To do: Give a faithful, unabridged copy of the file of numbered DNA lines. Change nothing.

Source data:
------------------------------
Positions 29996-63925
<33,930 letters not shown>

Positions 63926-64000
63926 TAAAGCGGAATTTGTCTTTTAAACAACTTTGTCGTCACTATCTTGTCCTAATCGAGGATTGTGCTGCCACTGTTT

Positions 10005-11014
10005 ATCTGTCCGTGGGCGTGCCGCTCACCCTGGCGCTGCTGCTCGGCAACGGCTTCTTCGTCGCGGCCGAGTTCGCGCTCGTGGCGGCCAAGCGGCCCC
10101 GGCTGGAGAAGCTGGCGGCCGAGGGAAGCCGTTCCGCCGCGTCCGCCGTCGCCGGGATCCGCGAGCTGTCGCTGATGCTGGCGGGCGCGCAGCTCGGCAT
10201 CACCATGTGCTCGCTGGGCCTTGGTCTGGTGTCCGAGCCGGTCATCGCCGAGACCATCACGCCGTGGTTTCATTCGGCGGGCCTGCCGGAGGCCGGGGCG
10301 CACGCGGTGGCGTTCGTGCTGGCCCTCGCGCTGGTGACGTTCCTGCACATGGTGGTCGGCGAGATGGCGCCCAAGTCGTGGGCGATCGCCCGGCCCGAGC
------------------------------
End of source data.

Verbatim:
Positions 29996-63925
<33,930 letters not shown>

Positions 63926-64000
63926 TAAAGCGGAATTTGTCTTTTAAACAACTTTGTCGTCACTATCTTGTCCTAATCGAGGATTGTGCTGCCACTGTTT

Positions 10005-11014
10005 ATCTGTCCGTGGGCGTGCCGCTCACCCTGGCGCTGCTGCTCGGCAACGGCTTCTTCGTCGCGGCCGAGTTCGCGCTCGTGGCGGCCAAGCGGCCCC
10101 GGCTGGAGAAGCTGGCGGCCGAGGGAAGCCGTTCCGCCGCGTCCGCCGTCGCCGGGATCCGCGAGCTGTCGCTGATGCTGGCGGGCGCGCAGCTCGGCAT
10201 CACCATGTGCTCGCTGGGCCTTGGTCTGGTGTCCGAGCCGGTCATCGCCGAGACCATCACGCCGTGGTTTCATTCGGCGGGCCTGCCGGAGGCCGGGGCG
10301 CACGCGGTGGCGTTCGTGCTGGCCCTCGCGCTGGTGACGTTCCTGCACATGGTGGTCGGCGAGATGGCGCCCAAGTCGTGGGCGATCGCCCGGCCCGAGC